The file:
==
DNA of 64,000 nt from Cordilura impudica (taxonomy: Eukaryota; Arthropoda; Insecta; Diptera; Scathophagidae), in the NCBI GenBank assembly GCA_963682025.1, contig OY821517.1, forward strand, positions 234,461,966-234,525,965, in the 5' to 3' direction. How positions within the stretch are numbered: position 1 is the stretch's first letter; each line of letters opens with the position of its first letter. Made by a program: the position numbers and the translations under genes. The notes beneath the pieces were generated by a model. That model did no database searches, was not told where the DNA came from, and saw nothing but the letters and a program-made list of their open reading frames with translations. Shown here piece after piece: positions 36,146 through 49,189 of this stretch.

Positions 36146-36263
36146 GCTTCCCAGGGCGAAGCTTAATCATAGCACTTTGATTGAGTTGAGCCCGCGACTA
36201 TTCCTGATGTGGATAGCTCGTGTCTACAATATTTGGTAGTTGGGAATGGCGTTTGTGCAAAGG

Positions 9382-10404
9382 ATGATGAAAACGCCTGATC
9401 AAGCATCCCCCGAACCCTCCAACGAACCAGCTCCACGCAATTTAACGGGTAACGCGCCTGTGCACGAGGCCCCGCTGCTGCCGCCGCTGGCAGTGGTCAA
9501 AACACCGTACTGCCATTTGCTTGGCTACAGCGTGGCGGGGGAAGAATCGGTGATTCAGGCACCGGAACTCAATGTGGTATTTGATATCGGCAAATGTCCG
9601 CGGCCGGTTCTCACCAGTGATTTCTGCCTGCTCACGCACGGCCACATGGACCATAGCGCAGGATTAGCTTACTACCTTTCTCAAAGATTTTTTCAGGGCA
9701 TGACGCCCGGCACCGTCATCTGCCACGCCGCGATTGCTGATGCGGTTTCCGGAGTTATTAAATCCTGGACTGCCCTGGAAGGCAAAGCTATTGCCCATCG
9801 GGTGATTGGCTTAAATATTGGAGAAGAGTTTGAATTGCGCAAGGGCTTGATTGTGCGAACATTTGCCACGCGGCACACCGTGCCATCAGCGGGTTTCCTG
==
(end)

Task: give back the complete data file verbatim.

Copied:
DNA of 64,000 nt from Cordilura impudica (taxonomy: Eukaryota; Arthropoda; Insecta; Diptera; Scathophagidae), in the NCBI GenBank assembly GCA_963682025.1, contig OY821517.1, forward strand, positions 234,461,966-234,525,965, in the 5' to 3' direction. How positions within the stretch are numbered: position 1 is the stretch's first letter; each line of letters opens with the position of its first letter. Made by a program: the position numbers and the translations under genes. The notes beneath the pieces were generated by a model. That model did no database searches, was not told where the DNA came from, and saw nothing but the letters and a program-made list of their open reading frames with translations. Shown here piece after piece: positions 36,146 through 49,189 of this stretch.

Positions 36146-36263
36146 GCTTCCCAGGGCGAAGCTTAATCATAGCACTTTGATTGAGTTGAGCCCGCGACTA
36201 TTCCTGATGTGGATAGCTCGTGTCTACAATATTTGGTAGTTGGGAATGGCGTTTGTGCAAAGG

Positions 9382-10404
9382 ATGATGAAAACGCCTGATC
9401 AAGCATCCCCCGAACCCTCCAACGAACCAGCTCCACGCAATTTAACGGGTAACGCGCCTGTGCACGAGGCCCCGCTGCTGCCGCCGCTGGCAGTGGTCAA
9501 AACACCGTACTGCCATTTGCTTGGCTACAGCGTGGCGGGGGAAGAATCGGTGATTCAGGCACCGGAACTCAATGTGGTATTTGATATCGGCAAATGTCCG
9601 CGGCCGGTTCTCACCAGTGATTTCTGCCTGCTCACGCACGGCCACATGGACCATAGCGCAGGATTAGCTTACTACCTTTCTCAAAGATTTTTTCAGGGCA
9701 TGACGCCCGGCACCGTCATCTGCCACGCCGCGATTGCTGATGCGGTTTCCGGAGTTATTAAATCCTGGACTGCCCTGGAAGGCAAAGCTATTGCCCATCG
9801 GGTGATTGGCTTAAATATTGGAGAAGAGTTTGAATTGCGCAAGGGCTTGATTGTGCGAACATTTGCCACGCGGCACACCGTGCCATCAGCGGGTTTCCTG